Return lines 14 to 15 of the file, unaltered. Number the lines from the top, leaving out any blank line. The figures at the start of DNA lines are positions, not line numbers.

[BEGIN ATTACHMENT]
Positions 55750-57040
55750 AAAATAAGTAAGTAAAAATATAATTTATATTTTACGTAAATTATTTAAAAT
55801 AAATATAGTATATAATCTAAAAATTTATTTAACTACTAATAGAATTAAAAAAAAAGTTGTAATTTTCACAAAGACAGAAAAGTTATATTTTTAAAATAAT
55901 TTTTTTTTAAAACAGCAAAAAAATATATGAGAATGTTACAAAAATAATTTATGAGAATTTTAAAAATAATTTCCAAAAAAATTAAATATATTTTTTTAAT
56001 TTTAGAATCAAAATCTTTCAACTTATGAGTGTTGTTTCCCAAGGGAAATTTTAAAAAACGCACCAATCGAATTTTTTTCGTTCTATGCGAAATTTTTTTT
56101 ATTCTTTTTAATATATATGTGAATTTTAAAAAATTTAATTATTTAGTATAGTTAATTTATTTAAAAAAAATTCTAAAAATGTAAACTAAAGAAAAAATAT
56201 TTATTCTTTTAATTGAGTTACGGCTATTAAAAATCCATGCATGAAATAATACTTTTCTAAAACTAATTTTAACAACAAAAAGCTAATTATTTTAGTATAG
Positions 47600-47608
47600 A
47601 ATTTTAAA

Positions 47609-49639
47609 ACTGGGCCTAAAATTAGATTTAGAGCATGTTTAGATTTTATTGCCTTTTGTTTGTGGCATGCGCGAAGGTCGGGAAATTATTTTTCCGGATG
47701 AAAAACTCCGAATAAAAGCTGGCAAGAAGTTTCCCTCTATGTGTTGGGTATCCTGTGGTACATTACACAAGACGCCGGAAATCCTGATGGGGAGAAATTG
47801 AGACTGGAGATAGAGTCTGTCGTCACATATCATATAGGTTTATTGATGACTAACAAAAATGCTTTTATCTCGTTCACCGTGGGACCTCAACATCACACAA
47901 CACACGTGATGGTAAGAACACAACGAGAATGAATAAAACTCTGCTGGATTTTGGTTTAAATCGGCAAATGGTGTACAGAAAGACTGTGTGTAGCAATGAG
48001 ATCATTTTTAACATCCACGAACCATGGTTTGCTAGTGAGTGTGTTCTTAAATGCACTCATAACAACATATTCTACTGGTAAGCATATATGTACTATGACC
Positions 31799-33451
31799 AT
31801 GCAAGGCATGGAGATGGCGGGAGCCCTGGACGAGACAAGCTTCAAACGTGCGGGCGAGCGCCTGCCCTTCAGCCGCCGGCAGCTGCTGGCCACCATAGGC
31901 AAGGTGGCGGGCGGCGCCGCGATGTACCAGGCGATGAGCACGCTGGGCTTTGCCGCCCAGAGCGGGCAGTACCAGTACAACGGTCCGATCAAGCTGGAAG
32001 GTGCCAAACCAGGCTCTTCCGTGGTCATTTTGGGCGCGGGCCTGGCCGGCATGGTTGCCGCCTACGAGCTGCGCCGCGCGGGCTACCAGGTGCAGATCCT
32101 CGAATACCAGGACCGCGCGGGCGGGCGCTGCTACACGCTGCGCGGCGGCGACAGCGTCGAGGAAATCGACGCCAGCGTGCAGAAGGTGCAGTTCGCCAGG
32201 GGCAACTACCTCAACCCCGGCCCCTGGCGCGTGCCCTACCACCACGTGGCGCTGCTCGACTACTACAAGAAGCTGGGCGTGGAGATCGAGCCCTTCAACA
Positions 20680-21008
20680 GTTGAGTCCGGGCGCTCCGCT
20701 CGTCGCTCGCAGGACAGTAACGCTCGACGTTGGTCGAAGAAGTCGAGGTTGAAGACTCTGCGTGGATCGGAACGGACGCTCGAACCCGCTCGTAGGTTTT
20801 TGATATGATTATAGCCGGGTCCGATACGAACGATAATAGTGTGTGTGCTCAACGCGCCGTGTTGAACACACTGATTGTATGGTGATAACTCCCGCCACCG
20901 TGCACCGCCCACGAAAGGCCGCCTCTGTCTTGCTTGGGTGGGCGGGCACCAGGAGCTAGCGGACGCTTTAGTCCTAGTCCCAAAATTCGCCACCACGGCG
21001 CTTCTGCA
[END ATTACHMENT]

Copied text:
47801 AGACTGGAGATAGAGTCTGTCGTCACATATCATATAGGTTTATTGATGACTAACAAAAATGCTTTTATCTCGTTCACCGTGGGACCTCAACATCACACAA
47901 CACACGTGATGGTAAGAACACAACGAGAATGAATAAAACTCTGCTGGATTTTGGTTTAAATCGGCAAATGGTGTACAGAAAGACTGTGTGTAGCAATGAG